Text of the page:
Italy Bans All Animal Circus Acts

Italy, with one of the biggest circus industries in the world, today voted to phase out ALL animals in circuses and traveling shows following a vote in the Assembly of the Parliament. Rules for implementation of the new legislation to phase out all animals in circuses will be set out within one year by a Ministerial decree. The ban has been hailed by Animal Defenders International (ADI) as a major breakthrough.

Italy is the 41st country to pass a national law prohibiting animals in circuses, with an estimated 100 circuses and some 2,000 animals, and the move is being heralded as one of the biggest victories ever in the campaign to stop circus suffering.

Jan Creamer, President of Animal Defenders International, said: “Traveling from place to place, week after week, using temporary collapsible cages and pens, circuses simply cannot provide for the needs of the animals.  Through ADI’s undercover investigations we have shown the violence and abuse that is used to force these animals to obey and perform tricks.  We applaud Italy and urge countries like the UK and the US to follow this example and end this cruelty.”

ADI supported the launch of the Italian circus bill, with ADI President Jan Creamer addressing a special workshop organized by the Italian group LAV at the Senate, followed by a screening of the award-winning film Lion Ark. The acclaimed film tells the story of the dramatic rescue of every circus animal by ADI in Bolivia following a ban there.

Undercover investigations by ADI inside animal circuses in the UK, Europe, US, and South America have lifted the curtain on the abuse that goes on behind the scenes in circuses leading to bans in countries as diverse as Greece, Singapore, Costa Rica, Taiwan and Colombia.  In Bolivia and Peru, ADI has completed major enforcement operations, with wildlife officials and police, tracking down every circus and rescuing all the animals – approaching 200 animals were rescued and relocated.

Expert analysis of scientific evidence undertaken by Professor Stephen Harris at Bristol University last year concluded, “The available scientific evidence indicates that captive wild animals in circuses and other travelling animal shows do not achieve their optimal welfare requirements.” The report stated that “Life for wild animals in travelling circuses…does not appear to constitute either a ‘good life’ or a ‘life worth living’”.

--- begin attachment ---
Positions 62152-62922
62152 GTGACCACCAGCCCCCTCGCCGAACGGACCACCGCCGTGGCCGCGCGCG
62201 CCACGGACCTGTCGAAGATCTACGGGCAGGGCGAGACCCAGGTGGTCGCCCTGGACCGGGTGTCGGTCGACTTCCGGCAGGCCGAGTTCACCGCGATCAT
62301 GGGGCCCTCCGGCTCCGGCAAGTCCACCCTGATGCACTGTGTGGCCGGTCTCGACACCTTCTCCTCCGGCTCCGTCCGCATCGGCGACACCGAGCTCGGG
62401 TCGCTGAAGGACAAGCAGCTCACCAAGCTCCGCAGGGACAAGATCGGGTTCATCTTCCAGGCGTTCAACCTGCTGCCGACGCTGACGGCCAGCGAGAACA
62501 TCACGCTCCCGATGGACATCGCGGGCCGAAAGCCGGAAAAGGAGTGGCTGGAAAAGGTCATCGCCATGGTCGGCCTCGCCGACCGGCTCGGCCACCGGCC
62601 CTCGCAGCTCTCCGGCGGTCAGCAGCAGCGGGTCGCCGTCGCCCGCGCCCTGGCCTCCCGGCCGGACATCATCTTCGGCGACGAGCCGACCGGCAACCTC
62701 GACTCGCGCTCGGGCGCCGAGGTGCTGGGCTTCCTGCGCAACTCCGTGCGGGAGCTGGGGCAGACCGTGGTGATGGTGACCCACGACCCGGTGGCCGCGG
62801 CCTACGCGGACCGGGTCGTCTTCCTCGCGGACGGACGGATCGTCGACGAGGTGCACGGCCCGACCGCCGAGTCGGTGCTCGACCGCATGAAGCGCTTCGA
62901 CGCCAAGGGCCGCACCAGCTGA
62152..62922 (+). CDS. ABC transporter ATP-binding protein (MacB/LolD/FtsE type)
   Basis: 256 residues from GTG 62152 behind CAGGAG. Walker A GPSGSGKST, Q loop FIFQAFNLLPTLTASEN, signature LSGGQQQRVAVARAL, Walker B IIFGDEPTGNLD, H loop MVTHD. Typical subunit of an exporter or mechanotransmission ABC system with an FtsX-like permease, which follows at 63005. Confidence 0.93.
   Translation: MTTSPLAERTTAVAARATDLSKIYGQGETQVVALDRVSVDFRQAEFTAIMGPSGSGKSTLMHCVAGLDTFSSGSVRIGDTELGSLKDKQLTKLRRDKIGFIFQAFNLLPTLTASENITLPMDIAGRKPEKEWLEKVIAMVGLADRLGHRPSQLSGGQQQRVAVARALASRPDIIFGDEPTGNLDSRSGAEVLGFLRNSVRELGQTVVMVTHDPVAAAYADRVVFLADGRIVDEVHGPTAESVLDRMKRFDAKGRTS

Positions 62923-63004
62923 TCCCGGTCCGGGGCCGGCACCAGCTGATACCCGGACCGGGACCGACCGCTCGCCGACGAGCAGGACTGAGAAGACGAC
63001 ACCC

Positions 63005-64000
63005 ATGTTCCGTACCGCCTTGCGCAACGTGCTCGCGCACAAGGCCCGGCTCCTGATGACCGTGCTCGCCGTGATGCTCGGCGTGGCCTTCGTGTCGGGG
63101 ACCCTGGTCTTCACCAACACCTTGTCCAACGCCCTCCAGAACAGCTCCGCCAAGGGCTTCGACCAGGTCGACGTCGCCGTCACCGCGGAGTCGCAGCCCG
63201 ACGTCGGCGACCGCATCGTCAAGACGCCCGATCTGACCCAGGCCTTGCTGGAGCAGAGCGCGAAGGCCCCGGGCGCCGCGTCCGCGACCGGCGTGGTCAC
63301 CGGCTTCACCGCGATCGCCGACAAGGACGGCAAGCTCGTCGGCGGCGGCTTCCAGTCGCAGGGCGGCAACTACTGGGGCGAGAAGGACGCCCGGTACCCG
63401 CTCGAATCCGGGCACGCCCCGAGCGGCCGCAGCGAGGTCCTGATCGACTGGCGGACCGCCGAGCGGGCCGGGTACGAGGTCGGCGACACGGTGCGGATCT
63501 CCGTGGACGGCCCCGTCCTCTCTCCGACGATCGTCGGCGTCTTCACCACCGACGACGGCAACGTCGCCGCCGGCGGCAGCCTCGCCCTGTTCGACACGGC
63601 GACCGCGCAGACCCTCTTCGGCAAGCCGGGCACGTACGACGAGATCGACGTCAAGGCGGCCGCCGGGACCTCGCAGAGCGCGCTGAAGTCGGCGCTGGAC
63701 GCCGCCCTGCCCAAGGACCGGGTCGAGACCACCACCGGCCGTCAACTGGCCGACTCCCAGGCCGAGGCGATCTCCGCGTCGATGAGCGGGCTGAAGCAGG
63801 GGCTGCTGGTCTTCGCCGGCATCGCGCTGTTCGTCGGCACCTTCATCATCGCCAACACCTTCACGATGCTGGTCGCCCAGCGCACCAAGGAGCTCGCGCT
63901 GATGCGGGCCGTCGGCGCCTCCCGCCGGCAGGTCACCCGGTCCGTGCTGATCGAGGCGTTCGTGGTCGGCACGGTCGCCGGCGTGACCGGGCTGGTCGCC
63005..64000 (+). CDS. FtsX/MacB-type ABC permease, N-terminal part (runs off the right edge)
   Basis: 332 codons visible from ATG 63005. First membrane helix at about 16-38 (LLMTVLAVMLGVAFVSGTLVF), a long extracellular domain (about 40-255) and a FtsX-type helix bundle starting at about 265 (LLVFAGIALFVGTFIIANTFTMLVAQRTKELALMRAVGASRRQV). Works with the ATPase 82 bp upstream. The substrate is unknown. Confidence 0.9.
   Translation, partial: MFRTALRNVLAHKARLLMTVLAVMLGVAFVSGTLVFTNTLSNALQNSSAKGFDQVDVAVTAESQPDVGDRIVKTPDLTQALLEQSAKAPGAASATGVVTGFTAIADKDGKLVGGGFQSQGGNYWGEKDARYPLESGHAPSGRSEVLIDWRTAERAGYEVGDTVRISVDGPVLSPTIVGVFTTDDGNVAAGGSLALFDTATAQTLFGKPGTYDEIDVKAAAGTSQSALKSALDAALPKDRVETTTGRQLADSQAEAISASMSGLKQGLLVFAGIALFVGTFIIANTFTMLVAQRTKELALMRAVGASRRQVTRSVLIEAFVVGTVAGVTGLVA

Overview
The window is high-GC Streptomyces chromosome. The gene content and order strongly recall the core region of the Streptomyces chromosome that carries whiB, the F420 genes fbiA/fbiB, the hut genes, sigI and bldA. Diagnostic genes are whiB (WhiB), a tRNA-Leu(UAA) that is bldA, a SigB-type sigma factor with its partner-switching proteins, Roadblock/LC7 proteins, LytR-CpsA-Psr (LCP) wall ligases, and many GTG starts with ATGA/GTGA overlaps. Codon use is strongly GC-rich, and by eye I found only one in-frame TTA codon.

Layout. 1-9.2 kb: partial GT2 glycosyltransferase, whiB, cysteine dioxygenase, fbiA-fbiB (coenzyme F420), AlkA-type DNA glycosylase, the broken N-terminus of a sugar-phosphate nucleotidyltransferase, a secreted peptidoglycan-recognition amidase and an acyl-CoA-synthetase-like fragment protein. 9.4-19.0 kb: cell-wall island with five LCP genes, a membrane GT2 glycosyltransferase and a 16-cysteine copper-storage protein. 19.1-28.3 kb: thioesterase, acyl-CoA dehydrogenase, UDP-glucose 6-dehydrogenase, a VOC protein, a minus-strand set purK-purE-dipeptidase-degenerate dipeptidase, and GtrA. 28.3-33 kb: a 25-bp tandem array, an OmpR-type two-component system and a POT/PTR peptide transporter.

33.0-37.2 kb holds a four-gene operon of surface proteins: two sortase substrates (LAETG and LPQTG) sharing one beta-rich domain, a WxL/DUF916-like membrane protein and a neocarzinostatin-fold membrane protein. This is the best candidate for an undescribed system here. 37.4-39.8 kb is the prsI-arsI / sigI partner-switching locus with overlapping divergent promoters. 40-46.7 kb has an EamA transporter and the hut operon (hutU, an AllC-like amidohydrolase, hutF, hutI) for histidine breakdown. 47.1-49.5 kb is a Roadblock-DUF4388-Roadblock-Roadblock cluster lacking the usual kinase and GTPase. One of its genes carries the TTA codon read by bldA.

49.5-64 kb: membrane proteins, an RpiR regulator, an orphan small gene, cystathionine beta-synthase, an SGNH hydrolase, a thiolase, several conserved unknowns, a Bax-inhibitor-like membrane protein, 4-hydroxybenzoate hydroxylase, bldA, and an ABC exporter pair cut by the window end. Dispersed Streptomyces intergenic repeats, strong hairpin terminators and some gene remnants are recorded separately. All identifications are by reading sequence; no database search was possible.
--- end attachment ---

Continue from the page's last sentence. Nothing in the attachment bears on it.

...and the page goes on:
The Federation of Veterinarians of Europe (FVE) has concluded “there is by no means the possibility that their [wild mammals in traveling circuses’] physiological, mental and social requirements can adequately be met.”

The British Veterinary Association concludes that “The welfare needs of non-domesticated, wild animals cannot be met within a travelling circus – in terms of housing or being able to express normal behaviour.

In the United States, the campaign has been accelerated by the collapse of the country’s largest animal circus Ringling Brothers Barnum and Bailey Circus, and ADI is calling for Congress to support the Traveling Exotic Animal and Public Safety Protection Act (HR1759), a federal bill that would end the use of wild animals in traveling circuses. Introduced by Representatives Ryan Costello (R-PA) and Raúl Grijalva (D-AZ), the bill currently has 32 co-sponsors and ADI has a week of action next week calling for more.

In Scotland, the government has introduced a bill to ban wild animals in circuses which has progressed to Stage 2 for further scrutiny.  ADI and local supporters are urging Members of the Scottish Parliament to back the legislation.

In Wales, the government has recently consulted on mobile animal exhibits and asked whether a ban on wild animals in circuses should be considered. ADI and local supporters submitted responses to.

In England, the government has stated that it remains committed to a ban but has given no indication as to when the legislation, drafted and scrutinized back in 2013, will be introduced.

Also, in Ireland, a private members bill to ban wild animals in circuses will be debated on November 21, 2017.

The source for this article is ADI. Visit the to find out more about their efforts worldwide. To find out how to help, visit the ADI’s

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